Creating entries in Chicago/Turabian author-date style is easier than the notes-biblio style. The notes-biblio style works well for research papers where you need to give your reader a lot of background information. However, the author-date style works better for research papers when the primary method of directing your reader to your source is by providing the name of the creator of the work and the date.
In most social sciences, natural and physical sciences the author-date style is the best way to go. Instead of developing a bibliography of all the works consulted, you will create a reference list of actual sources used in your research.
Citing Web Pages
Order of Elements
Create reference list entries for web pages by using these elements: author, publication date, title of page, title of site, and owner of the site. Add the URL at the end of the entry.
If you cannot find a publication date, use n.d. and include the date you accessed the source. Otherwise, you do not need to add the access date. As well, if you are using a source that is updated often, you may use a time stamp, if available.
No Author Listed
List the owner, creator or website name in the entry, if there is no author.
Include blog posts and comments within the text of your school research paper. If you feel a blog post reference is important to your argument, you may include a reference list entry. Blog comments, on the other hand, are incorporated within the text.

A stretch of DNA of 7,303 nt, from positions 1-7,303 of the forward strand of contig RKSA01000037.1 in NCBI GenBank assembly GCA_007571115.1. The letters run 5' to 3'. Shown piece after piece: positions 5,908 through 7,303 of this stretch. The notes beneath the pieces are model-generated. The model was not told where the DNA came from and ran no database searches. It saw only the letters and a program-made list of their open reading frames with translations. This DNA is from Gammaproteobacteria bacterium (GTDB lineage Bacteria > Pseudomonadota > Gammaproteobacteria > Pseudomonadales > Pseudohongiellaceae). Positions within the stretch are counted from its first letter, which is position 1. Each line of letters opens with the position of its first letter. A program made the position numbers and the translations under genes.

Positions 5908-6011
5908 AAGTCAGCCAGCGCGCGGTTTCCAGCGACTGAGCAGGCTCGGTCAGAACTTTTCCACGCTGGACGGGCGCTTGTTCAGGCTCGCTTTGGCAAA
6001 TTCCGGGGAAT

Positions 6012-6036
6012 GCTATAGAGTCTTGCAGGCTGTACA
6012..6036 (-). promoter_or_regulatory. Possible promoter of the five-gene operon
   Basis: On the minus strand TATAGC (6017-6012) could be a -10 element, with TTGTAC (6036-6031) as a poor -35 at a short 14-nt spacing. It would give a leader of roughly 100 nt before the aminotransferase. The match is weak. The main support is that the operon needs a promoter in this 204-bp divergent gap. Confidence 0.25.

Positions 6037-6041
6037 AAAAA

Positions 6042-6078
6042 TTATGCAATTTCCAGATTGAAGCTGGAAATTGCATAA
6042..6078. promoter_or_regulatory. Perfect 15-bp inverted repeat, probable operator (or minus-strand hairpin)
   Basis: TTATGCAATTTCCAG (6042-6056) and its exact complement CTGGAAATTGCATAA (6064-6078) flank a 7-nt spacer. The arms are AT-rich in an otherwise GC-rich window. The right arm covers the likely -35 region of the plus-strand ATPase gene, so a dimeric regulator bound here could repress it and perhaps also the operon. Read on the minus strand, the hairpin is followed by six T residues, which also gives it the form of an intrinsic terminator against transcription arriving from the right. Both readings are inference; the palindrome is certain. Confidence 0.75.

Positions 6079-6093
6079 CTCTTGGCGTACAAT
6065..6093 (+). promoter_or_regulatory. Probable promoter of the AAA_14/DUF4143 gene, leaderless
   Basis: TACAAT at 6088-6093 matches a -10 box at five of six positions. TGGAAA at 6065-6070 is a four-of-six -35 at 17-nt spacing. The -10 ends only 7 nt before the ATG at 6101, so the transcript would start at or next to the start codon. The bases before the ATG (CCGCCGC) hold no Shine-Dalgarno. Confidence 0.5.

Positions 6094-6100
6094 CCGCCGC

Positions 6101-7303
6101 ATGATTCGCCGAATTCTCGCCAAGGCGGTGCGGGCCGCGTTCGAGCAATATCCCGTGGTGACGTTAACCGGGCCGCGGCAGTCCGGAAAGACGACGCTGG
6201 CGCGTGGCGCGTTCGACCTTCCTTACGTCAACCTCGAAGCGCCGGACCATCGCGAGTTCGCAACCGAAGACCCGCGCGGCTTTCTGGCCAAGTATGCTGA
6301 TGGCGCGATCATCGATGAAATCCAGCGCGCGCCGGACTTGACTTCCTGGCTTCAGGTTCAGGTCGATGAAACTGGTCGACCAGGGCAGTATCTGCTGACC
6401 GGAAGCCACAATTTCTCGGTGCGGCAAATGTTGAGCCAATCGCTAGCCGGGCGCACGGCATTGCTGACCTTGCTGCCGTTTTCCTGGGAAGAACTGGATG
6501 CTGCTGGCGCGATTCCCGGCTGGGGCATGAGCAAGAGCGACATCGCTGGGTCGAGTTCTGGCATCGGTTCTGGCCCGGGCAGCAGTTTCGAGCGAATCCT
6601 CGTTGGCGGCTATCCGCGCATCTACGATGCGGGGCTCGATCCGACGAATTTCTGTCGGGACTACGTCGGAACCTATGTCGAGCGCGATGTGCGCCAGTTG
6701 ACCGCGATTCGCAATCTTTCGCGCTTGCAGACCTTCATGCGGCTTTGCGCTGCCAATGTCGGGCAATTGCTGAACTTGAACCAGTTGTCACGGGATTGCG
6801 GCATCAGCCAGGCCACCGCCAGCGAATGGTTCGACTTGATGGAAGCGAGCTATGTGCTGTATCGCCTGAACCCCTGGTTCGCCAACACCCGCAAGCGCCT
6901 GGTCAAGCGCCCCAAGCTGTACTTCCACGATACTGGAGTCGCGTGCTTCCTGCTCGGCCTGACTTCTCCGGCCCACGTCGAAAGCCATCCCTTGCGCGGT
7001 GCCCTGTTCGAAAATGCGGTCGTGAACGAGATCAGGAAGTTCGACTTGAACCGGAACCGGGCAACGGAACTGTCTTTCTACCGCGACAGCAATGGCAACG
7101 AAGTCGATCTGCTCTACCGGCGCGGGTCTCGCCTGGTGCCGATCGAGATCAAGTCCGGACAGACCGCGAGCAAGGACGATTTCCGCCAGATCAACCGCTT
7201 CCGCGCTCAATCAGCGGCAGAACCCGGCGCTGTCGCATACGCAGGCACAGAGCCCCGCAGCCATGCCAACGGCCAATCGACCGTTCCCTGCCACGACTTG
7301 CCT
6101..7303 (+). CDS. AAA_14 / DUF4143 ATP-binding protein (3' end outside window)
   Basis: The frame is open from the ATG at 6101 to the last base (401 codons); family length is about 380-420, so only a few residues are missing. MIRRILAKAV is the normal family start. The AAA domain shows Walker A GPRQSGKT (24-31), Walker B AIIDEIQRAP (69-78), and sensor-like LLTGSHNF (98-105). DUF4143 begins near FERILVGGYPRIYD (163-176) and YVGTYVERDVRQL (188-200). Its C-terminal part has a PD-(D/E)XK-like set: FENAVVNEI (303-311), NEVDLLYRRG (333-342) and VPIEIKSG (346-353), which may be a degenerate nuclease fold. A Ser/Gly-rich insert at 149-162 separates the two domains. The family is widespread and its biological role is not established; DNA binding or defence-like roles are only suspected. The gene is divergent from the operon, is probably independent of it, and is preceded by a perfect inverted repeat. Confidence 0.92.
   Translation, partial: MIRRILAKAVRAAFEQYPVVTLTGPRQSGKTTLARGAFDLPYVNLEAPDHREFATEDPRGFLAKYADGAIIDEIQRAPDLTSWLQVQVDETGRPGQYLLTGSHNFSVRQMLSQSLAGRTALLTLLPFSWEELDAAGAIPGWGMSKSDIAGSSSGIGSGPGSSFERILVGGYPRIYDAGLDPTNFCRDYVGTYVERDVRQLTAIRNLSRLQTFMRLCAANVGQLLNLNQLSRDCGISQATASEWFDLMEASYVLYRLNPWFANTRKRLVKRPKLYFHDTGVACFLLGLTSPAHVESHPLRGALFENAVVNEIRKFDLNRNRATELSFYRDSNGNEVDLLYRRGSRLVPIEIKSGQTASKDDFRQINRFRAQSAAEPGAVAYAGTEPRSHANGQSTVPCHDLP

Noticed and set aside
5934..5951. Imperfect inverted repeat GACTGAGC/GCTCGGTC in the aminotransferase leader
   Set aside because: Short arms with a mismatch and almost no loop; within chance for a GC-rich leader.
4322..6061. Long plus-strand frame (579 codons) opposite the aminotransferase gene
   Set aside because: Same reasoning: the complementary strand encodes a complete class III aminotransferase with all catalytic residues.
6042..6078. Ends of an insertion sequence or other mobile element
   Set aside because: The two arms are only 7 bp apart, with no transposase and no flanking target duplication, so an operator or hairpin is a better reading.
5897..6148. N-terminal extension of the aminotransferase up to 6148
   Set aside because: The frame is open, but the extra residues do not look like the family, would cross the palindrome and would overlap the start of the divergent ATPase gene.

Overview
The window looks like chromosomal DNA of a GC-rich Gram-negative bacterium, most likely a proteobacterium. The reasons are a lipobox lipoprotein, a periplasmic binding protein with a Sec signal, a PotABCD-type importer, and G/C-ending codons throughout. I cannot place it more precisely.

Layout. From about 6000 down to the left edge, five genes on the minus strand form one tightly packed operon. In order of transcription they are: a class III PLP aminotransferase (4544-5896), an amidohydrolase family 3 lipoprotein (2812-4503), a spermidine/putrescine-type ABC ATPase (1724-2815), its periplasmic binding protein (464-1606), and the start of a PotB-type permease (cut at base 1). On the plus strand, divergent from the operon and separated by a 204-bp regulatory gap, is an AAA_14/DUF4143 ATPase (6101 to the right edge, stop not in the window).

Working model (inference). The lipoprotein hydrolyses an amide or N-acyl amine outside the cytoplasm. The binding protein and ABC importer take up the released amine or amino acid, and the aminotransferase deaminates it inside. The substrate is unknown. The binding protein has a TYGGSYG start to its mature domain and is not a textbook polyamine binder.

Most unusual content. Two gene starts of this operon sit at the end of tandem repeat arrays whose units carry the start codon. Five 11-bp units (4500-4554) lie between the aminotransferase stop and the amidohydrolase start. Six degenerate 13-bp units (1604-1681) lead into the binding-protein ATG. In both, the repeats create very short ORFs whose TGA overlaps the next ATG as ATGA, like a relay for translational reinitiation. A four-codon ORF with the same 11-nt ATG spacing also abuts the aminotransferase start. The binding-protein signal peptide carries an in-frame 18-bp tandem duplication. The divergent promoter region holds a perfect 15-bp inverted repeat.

Note: If the blog post is within a larger organization such as Los Angeles Times, include (blog) after the title.
Social Media Post Entries
Treat social media posts the same way as blog posts. Cite these posts in the text unless you feel it’s critical to your research, then add a reference list entry.
Using online sources is an important part of research. However, make sure the website you are using for research is developed by a reputable organization. If the URL ends in .edu or .gov, feel assured it is reputable. Organizations, such as non-profits, may use .org, which is considered reputable. If the web source you are citing is from a well-established news source such as Time Magazine or the New York Times, you can feel comfortable. However, if you’re unsure do some research first, particularly with political websites.